He gave me a hug and told me that The Browncoat was also there and they were expecting one or two others. The Filmmaker arrived then and hugged me, as well. Incidentally, two of his short films will be screened this Sunday at Pi-Con in West Springfield, Massachusetts. I was surprised to see him, because I wasn't sure anyone was coming other than The Browncoat and The Science Writer. The Filmmaker told me that, while he had work to do and couldn't stay for the reading, he wanted to attend the dinner to express his support. Again, I was touched. It's good to have people in your court.
I was still trying to save my voice, since I was recovering from the hoarseness that I typically experience after Otakon, partly from vocal strain, and partly, a mild cold from being exposed to germs from all over the world. For one and a half days, I had spoken only sparingly, and thus, my voice was nearly recovered.
The hostess seated us at a large table on the upper level, and I called The Gryphon to find out when he might arrive. He said he had just gotten off the train and was about a 10-minute walk away but urged us to order anyway, so I wouldn't be late. We ordered drinks and appetizers. I had a glass of Pinot Grigio, and we put in an order to cheese fries to share. For my entree, I ordered the Green Goddess Tuna, which is topped with an avocado puree, served with white rice and asparagus.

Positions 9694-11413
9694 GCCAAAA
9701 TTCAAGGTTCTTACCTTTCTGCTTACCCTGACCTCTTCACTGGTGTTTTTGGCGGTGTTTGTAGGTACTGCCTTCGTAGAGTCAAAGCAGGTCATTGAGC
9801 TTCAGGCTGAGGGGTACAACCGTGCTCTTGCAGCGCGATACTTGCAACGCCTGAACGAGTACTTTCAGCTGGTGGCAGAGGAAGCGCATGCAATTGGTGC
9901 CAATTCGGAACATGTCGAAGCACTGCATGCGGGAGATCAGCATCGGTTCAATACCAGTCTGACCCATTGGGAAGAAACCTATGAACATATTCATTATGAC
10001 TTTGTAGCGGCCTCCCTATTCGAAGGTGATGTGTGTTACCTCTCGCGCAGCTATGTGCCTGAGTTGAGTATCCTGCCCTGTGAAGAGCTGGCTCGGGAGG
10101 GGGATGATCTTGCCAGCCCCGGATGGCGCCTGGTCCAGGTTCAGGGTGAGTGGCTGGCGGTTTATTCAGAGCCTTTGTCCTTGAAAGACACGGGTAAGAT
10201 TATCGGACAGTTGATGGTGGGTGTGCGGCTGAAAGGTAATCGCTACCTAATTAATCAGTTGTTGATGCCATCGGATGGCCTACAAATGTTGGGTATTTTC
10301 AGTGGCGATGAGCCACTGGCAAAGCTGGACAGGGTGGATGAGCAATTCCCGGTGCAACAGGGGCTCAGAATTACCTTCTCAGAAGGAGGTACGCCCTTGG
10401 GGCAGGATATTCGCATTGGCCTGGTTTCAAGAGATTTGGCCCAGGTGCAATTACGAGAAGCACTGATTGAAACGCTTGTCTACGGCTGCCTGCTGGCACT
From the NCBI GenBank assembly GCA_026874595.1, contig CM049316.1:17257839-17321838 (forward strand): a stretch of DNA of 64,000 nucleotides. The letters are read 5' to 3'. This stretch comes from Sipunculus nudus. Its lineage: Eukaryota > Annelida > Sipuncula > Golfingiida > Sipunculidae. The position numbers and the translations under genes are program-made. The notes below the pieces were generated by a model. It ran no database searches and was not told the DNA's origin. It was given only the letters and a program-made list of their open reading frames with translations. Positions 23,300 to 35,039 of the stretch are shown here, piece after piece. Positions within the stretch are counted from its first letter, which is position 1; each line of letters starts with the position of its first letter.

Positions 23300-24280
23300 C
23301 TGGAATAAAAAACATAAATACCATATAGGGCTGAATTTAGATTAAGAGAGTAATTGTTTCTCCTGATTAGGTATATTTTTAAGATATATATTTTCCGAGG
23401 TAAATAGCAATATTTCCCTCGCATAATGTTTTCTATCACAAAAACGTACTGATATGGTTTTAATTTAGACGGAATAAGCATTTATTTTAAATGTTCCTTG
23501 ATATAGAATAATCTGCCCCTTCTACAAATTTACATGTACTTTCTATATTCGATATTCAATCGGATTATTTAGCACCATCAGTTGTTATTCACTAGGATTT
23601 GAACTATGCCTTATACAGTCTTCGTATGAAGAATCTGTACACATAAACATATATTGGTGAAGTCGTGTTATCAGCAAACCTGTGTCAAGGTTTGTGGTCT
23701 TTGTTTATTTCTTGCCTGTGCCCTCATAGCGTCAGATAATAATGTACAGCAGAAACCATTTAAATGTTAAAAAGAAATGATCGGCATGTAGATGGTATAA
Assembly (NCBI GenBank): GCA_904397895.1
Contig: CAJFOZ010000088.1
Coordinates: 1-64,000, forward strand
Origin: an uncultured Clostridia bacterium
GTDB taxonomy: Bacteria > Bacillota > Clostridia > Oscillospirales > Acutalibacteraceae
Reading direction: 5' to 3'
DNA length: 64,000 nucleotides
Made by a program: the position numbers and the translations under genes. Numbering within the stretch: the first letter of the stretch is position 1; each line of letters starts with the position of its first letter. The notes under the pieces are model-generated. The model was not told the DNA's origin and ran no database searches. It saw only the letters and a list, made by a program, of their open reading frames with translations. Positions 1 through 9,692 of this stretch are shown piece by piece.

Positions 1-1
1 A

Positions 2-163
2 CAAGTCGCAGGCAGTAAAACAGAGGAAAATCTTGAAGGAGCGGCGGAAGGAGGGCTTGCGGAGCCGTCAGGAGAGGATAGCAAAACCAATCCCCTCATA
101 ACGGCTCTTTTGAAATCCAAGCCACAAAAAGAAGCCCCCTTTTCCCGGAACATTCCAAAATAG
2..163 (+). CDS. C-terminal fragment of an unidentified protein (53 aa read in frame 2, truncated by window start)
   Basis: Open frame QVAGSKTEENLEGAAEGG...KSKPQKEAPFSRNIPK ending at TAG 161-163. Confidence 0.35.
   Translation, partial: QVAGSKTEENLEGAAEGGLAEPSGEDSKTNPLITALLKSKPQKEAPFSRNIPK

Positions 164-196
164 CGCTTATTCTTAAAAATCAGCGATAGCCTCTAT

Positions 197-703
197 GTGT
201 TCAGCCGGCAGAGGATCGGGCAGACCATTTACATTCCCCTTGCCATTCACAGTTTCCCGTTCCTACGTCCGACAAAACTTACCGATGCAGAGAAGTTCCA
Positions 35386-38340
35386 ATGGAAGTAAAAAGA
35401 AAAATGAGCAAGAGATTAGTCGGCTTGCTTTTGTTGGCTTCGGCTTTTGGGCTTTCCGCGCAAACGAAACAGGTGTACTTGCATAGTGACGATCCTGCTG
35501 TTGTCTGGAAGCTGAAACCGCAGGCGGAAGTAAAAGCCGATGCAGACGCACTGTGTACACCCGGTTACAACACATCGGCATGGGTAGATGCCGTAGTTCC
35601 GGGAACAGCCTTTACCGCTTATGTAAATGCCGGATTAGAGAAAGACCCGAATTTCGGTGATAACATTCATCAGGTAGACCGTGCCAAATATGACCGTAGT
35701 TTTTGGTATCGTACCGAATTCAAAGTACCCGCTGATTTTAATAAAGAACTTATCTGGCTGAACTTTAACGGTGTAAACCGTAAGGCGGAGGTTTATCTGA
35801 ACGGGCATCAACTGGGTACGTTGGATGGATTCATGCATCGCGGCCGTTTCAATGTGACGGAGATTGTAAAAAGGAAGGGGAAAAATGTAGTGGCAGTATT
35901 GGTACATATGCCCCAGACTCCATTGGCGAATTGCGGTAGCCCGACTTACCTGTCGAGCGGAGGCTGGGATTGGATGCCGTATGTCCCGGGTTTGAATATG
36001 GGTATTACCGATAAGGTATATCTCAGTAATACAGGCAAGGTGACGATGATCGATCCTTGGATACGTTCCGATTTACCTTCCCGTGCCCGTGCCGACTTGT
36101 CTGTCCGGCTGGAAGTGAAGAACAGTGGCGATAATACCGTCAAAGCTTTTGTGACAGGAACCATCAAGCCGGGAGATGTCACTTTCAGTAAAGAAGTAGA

The Gryphon arrived while we were enjoying our drinks and sharing our appetizer, so the timing wasn't actually too bad. The tuna was tender and delicious, and it was actually a reasonable amount of food, so I ate nearly all of it, leaving some of the rice, since I got full.
The dinner conversation helped put my mind at ease, as we spoke about a number of different topics including, as I remember, how Google conducts image searches. Seeing that I was a bit distracted, The Browncoat reassured me I'd do well. I felt that I would, but they say if you're not a little bit nervous, there's something wrong with you.
After dinner, The Filmmaker wished me luck and headed for home, while the rest of us drove to Milkboy Acoustic Cafe. It's a good thing we were following The Browncoat, because otherwise I might have gone to the wrong Milkboy. I had been to an event organized by Philadelphia Stories last spring, held at the Milkboy in Ardmore. As it turns out, this was the correct place. There was a message on the chalkboard to that effect. And, walking in, we saw the event host and the other poet. How did we recognize them? Well, funny you should ask.